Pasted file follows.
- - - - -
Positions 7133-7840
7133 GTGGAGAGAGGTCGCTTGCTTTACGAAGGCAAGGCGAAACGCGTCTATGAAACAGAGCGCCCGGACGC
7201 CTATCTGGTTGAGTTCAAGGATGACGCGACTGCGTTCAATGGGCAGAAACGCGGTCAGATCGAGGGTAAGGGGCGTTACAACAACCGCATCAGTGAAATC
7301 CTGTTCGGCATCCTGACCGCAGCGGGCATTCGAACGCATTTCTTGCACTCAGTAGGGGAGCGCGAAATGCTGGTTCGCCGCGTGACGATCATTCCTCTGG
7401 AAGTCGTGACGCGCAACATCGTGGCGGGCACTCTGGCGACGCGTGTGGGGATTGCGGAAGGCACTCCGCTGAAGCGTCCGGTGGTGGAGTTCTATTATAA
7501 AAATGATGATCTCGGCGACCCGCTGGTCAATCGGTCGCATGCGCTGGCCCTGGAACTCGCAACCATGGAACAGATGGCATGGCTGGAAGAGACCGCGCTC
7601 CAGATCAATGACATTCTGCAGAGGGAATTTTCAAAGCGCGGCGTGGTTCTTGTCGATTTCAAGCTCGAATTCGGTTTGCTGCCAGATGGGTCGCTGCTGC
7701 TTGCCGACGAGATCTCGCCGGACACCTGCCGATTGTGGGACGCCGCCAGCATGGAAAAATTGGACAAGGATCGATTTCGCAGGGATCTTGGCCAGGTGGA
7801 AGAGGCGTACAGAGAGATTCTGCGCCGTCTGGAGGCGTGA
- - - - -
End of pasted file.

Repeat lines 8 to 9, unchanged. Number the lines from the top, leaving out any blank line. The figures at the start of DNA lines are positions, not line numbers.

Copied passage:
7701 TTGCCGACGAGATCTCGCCGGACACCTGCCGATTGTGGGACGCCGCCAGCATGGAAAAATTGGACAAGGATCGATTTCGCAGGGATCTTGGCCAGGTGGA
7801 AGAGGCGTACAGAGAGATTCTGCGCCGTCTGGAGGCGTGA